Stanford Prof. Mark Jacobson, whose transition to renewables plan is embraced as the mainstay of the Green (Party) New Deal, also excludes CCS. Richard Heinberg of PCI nonetheless criticizes Jacobson's reliance on underground heat storage technologies unproven at scales needed for his plan. Both Jacobson's and CCS's scaling problems are constrained by access to storage deep underground and, in the case of CCS, sometimes hundreds of miles from the source.
|Photo by Eden, Janine and Jim|
It is typical of our disconnection from nature that a less brutal means of sequestering captured carbon wouldn't attract more interest. Biochar can be a coproduct of electricity production when using biomass as an input. Rather than pipe it deep into the ground, burying biochar a few inches below the surface of farmland would be all that is needed to sequester the carbon. Unlike CCS, biochar is scalable up or down, befitting the feedstock availability and soil characteristics in a locale. While not a stand-alone replacement for current fossil fuel electricity, biochar-producing power plants should be pursued before the riskier CCS plants that have already wasted billions of dollars in pilot programs and never captured any carbon. Further investments or subsidies in CCS power plants would quite likely fall short, leading to expansion of more carbon spewing fossil-fueled electricity, with the carbon capture piece set aside as too expensive or difficult to complete.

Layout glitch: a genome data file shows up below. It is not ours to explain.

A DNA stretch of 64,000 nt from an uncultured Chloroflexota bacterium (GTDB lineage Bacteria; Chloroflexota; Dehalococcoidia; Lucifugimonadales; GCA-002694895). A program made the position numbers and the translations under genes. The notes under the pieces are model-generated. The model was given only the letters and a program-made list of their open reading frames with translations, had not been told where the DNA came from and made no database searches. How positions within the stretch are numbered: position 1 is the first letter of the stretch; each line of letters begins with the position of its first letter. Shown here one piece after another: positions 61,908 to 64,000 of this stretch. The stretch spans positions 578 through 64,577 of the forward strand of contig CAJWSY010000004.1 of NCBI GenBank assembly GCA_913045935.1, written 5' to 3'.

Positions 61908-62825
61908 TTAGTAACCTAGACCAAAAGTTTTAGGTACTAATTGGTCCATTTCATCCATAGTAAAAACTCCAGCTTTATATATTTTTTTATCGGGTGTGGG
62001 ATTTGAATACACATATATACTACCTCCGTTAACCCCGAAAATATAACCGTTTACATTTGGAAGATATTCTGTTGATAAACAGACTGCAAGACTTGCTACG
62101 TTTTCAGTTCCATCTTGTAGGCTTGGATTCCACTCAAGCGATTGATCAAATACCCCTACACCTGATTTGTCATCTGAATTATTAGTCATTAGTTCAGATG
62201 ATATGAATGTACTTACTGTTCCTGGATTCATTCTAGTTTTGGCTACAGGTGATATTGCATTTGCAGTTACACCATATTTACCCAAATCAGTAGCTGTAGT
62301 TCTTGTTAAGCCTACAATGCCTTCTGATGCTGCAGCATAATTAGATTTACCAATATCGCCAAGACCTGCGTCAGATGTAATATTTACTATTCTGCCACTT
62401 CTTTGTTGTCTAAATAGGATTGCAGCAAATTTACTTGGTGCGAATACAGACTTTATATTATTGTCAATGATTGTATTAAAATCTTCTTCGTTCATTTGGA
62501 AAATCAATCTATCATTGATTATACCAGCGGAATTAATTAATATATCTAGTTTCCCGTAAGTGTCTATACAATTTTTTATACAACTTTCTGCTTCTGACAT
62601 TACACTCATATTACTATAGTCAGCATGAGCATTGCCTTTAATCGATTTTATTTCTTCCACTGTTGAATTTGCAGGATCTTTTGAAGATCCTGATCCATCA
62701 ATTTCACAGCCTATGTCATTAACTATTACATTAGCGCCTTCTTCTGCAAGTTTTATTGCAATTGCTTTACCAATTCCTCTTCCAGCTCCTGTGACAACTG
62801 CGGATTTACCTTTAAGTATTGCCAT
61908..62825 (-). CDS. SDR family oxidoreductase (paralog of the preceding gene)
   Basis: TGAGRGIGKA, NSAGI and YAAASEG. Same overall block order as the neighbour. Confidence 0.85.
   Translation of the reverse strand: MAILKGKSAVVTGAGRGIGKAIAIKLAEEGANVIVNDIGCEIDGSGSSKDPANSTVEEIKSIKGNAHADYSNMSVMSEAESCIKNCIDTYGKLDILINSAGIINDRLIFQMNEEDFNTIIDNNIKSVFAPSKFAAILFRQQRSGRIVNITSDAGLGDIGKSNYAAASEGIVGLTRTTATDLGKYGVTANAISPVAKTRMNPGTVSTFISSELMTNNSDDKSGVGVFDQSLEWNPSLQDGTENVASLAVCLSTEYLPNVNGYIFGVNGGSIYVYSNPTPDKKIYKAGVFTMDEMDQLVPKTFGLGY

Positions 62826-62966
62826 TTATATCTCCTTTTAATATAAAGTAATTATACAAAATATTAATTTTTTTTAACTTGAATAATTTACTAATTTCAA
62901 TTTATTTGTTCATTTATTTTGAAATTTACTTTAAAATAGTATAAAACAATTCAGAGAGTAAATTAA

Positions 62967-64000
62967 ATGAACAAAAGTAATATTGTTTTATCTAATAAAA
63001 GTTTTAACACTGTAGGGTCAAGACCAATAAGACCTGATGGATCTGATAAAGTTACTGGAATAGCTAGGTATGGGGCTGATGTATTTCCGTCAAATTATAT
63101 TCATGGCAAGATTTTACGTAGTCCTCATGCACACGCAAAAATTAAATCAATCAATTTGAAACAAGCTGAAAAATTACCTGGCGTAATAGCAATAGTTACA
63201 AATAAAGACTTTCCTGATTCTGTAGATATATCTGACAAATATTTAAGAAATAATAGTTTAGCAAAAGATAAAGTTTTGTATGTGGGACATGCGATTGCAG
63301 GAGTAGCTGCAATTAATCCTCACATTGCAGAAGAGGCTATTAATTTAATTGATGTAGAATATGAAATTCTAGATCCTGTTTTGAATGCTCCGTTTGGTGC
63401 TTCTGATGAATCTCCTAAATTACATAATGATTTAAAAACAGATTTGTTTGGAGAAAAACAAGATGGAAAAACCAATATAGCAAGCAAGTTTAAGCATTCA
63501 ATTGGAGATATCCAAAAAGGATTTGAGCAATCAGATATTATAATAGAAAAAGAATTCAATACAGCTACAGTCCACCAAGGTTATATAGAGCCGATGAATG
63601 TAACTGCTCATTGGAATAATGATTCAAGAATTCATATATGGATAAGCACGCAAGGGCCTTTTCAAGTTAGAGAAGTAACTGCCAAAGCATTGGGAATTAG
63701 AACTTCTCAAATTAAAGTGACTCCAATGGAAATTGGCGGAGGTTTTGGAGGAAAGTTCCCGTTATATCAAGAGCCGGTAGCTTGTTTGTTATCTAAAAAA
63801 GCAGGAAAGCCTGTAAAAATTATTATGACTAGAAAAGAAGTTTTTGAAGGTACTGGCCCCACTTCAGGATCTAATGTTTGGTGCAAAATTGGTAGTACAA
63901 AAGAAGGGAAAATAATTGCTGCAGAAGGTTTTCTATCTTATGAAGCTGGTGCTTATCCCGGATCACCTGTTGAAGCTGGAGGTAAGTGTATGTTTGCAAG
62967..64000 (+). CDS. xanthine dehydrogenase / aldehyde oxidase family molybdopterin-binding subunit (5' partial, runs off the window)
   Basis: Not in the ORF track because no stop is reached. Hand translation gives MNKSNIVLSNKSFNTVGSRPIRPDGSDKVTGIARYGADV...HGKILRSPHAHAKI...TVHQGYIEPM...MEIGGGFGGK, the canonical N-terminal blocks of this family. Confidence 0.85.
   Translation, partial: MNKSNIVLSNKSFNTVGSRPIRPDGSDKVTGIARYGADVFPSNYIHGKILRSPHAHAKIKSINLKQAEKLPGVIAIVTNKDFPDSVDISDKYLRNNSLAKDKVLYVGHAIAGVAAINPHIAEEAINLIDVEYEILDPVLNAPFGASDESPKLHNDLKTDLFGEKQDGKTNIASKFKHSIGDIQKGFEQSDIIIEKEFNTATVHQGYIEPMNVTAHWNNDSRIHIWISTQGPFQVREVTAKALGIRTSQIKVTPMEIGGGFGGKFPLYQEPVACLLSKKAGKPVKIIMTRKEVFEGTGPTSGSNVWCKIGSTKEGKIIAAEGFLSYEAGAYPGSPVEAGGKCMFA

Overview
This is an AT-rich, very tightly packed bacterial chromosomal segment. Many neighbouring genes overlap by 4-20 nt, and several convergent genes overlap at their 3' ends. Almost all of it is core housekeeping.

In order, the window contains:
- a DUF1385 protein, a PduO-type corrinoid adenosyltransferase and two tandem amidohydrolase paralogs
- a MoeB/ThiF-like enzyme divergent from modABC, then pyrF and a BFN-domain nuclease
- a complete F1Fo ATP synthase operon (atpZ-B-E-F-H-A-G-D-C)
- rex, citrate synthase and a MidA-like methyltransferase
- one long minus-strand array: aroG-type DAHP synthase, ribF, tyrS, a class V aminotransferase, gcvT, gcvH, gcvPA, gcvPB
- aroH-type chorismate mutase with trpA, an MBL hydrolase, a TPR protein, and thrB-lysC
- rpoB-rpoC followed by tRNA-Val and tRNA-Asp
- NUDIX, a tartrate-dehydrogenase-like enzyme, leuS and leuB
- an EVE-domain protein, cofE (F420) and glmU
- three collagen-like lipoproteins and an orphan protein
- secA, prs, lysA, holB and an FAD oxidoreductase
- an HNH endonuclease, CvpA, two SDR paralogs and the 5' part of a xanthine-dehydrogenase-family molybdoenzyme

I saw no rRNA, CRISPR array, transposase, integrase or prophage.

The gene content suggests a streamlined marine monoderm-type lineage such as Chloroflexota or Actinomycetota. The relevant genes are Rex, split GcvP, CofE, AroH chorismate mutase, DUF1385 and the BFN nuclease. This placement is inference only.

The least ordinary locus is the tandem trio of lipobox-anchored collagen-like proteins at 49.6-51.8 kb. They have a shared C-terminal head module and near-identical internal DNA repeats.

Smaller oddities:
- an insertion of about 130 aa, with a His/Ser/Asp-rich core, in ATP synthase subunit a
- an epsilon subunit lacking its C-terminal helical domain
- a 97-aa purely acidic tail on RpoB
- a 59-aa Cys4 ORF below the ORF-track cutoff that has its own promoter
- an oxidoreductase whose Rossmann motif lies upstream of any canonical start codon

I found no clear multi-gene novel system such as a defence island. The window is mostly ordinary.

*According to the Intergovernmental Panel on Climate Change (IPCC) Fifth Assessment Report, the overall cost of a global climate mitigation strategy without CCS is higher than a strategy with CCS in every scenario, and many models cannot limit likely warming to below 2 °C without CCS. (U.S. DOE Report, Jan. 2017, pg. 7)